Do They All Die?: “Bon Cop Bad Cop”

dtat.jpgSalut de Québec!

This writer is presently on a five-week program attempting to learn French in La Belle Province. Part of this program is the cultural experience, which for me amounts to the consumption of poutine – french fries with cheese curds and gravy – and Unibroue and Boréale beer. (How jealous are you, TC?  Editor’s Note: Very jealous, Andy.  Do you know how much Unibroue costs down here?) However, the animateurs – those in charge of giving us things to do and making sure we speak only French – program Québecois films for our viewing pleasure and cultural benefit. Last night, they screened us a brilliant Canadian picture called Bon Cop Bad Cop. I pray the reader will forgive any factual inaccuracies as a result of my inability to understand all of the film, being that it was screened in French with French subtitles. The film is generically predictable: an action comedy cop-buddy movie in the Lethal Weapon/Beverly Hills Cop vein. As a result, the film is a fun ride with plenty of action and great dialogue and a pretty sweet sex scene.

But beyond that, this film is about the fragile Canadian identity and the tension between French and English Canada. It begins with a killing and a body found perched on a sign. The sign reads “Welcome to Ontario” on the east side and “Bienvenue au Québec” on the side facing west. Instead of calling in the federal police, two provincial cops, one from Toronto and the other from Montréal, partner up to solve the case. What follows is a commentary on creeping Americanization, hockey, and what it means to be Canadian.

The picture is a production of the National Film Board of Canada and, from cursory observational statistics, is 50% English and 50% French. Both detectives are bi-lingual but the two set rules very early on that in Quebec, they speak French and in Ontario, they speak English. At the start of the picture, Martin Ward, the Ontarian, and David Bouchard, the Quebecois, appear to be irreconcilably different. Ward is “typical” English-Canadian: by-the-book, straight-laced, well-mannered, bound to the job and stifling. Bouchard is your “typical” French-Canadian: loose-lipped, passionate, fiery, bound to his family and irresponsible. The nature of the killer they are pursuing, expounded below, brings the two together and allows them to recognize that they have more in common than they thought.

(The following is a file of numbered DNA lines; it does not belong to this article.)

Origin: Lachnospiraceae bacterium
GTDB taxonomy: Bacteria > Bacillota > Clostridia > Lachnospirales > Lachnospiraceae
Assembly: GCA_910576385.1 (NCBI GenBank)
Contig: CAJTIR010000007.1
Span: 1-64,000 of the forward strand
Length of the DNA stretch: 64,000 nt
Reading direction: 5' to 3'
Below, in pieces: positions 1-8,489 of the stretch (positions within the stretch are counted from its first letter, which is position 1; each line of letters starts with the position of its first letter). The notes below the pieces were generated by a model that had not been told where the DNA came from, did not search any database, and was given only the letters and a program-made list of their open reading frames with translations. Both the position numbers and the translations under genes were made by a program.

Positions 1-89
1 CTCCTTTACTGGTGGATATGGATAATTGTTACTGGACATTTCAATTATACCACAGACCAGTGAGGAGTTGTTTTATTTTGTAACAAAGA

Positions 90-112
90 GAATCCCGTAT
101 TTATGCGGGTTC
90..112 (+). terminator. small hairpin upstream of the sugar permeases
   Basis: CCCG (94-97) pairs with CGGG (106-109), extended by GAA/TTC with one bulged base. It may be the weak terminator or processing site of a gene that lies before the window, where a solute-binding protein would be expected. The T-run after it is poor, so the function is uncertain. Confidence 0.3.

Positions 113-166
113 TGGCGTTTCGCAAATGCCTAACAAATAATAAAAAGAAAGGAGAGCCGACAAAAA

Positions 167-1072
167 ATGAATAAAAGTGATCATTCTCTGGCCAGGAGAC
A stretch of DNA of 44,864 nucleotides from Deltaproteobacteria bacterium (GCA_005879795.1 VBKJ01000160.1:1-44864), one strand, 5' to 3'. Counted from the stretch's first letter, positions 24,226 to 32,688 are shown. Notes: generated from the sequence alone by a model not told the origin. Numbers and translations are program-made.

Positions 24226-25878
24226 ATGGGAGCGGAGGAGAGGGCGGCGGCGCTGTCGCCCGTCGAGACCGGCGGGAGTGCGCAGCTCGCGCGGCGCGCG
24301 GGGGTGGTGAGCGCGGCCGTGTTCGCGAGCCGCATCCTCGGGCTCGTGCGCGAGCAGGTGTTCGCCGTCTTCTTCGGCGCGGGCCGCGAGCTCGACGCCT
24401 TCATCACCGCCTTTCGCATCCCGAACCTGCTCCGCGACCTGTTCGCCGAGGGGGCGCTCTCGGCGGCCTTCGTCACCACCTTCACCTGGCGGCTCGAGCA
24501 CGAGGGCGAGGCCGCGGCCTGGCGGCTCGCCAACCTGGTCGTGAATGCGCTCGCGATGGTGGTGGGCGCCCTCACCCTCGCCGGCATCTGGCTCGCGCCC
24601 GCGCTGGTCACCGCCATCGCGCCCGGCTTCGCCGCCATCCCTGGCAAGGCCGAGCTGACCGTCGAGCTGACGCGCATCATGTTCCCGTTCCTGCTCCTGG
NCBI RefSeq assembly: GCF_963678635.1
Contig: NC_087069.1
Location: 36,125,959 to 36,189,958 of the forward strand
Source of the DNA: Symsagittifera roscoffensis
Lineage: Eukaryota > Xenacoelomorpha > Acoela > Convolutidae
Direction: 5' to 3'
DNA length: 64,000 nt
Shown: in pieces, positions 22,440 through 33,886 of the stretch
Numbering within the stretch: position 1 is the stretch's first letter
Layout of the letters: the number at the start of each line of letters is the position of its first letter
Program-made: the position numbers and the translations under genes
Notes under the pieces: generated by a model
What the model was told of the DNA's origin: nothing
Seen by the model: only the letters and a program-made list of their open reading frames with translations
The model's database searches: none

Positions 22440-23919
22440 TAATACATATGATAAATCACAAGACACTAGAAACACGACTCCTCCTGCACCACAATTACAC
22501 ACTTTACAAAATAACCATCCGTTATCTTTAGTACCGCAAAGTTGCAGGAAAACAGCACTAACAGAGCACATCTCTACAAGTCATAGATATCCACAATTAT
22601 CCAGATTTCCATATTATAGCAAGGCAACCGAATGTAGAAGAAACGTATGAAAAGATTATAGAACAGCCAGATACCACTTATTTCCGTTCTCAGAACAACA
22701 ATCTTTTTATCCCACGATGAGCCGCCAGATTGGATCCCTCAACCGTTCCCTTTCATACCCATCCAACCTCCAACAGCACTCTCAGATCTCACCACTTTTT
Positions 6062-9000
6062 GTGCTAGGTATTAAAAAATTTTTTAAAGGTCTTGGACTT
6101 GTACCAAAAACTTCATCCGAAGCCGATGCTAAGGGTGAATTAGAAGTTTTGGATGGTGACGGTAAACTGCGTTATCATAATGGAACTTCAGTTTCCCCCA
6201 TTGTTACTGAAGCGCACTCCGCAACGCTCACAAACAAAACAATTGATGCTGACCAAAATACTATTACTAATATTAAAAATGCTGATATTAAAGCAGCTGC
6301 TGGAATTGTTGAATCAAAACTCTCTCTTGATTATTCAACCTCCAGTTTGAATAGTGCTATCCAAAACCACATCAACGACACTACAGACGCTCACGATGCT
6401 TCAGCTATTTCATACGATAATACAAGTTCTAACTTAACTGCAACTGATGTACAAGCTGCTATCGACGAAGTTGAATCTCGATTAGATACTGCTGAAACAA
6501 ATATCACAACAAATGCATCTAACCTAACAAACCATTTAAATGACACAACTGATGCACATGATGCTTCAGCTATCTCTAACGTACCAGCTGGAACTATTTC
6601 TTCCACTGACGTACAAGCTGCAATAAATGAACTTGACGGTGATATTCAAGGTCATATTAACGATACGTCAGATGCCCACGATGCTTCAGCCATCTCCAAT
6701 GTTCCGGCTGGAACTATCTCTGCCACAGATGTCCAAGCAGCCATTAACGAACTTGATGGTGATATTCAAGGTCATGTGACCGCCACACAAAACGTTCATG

The killer sought by Bouchard and Ward is on a mission. He kills in grisly fashion all those Canadians who affront the unofficial national sport, hockey, by selling it to the Americans. (Interesting side note, the official national sport of Canada is box lacrosse, a token gesture in the direction of our Native compatriots) The film is not able to use any names but the man who traded “the Great One” to “LA” is one of these targets. The man who sold “the team from Quebec to Colorado” is another. Regarding this last victim, Bouchard has little sympathy. Ward is quick to point out, however, that the team won “the Cup” in their first season in Colorado. The detectives learn that a man by the name of Buttman is to be the magnum opus in the killer’s repetoire and set about stopping him.

As Ward and Bouchard attempt to stop the final killing, we discover that hockey is merely a symbol for a fragile Canadian identity. The film seems to say that we in Canada have this culture that is constantly under threat – like the rest of the world – from the American homogenizing influence. Current NHL commissioner Gary Bettman, whose mandate was to make ice hockey more palatable for Americans used to the NBA or Major League Baseball, is clearly the model for Buttman. While the film does not advocate killing Buttman/Bettman, they certainly have little sympathy for what he aims at doing. As the audience and characters in the film discover that their identity is at risk and French and English Canada merge to keep it intact. There is even the act of unity exhibited throughout the film in various physical manifestations. Ward attends Bouchard’s daughter’s ballet recital and flirts with his ex-wife. Bouchard sleeps with Ward’s sister and bonds with his son over exaggerated stories about getting shot.

What we have when it’s all said and done is a fairy tale about how Canada should be acting in the face of creeping Americanization. Obviously, going crazy and killing those Canadians who “defect” is not acceptable. But, the film makes it clear that these people who do go crazy may have a point. And it’s up to all of us, English and French Canadians, to work together to keep Canada the bi-lingual, multi-cultural and distinctly Canadian place that it is. Such a moral message is hardly surprising given the NFB as a body reports to Parliament in Ottawa and receives public funds with the mandate that it represent Canadian culture.

Of course there is the lack of representation of the West or the Maritimes and, as ever, the neglect of aboriginal Canadians. But this is par for the course and including these populations would have muddled the film. As it is, the film is an entertaining buddy movie with plenty of good explosions and gunfights, etc. But at its core, this film is by Canadians and for Canadians with plenty of references to Canadian culture. It’s a warning, a suggestion, and an affirmation of this important but insecure identity.

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1 Comment

Filed under Do They All Die?, Movies

One response to “Do They All Die?: “Bon Cop Bad Cop”

  1. I, for one, would like to know what the master folk musicians of Prince Edward Island plan to do about creeping Americanization. Will they fiddle while the nation burns?

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